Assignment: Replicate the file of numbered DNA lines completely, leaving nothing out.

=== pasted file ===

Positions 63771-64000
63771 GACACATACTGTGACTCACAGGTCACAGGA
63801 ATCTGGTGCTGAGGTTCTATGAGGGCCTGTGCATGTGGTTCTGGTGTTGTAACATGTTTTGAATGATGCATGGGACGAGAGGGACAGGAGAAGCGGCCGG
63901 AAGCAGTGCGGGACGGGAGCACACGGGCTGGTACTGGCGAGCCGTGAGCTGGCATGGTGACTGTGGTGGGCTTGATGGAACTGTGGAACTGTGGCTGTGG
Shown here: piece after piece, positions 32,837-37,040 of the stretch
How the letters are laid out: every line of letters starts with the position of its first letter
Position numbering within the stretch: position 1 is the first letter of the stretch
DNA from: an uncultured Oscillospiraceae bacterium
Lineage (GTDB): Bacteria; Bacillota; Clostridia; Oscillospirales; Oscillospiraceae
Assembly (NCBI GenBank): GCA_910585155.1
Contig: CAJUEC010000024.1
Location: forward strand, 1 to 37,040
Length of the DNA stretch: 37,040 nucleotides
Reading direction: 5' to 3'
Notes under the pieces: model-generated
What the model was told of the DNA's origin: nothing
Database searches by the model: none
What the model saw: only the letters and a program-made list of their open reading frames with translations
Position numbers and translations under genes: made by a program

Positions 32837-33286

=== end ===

Positions 63771-64000
63771 GACACATACTGTGACTCACAGGTCACAGGA
63801 ATCTGGTGCTGAGGTTCTATGAGGGCCTGTGCATGTGGTTCTGGTGTTGTAACATGTTTTGAATGATGCATGGGACGAGAGGGACAGGAGAAGCGGCCGG
63901 AAGCAGTGCGGGACGGGAGCACACGGGCTGGTACTGGCGAGCCGTGAGCTGGCATGGTGACTGTGGTGGGCTTGATGGAACTGTGGAACTGTGGCTGTGG
Shown here: piece after piece, positions 32,837-37,040 of the stretch
How the letters are laid out: every line of letters starts with the position of its first letter
Position numbering within the stretch: position 1 is the first letter of the stretch
DNA from: an uncultured Oscillospiraceae bacterium
Lineage (GTDB): Bacteria; Bacillota; Clostridia; Oscillospirales; Oscillospiraceae
Assembly (NCBI GenBank): GCA_910585155.1
Contig: CAJUEC010000024.1
Location: forward strand, 1 to 37,040
Length of the DNA stretch: 37,040 nucleotides
Reading direction: 5' to 3'
Notes under the pieces: model-generated
What the model was told of the DNA's origin: nothing
Database searches by the model: none
What the model saw: only the letters and a program-made list of their open reading frames with translations
Position numbers and translations under genes: made by a program

Positions 32837-33286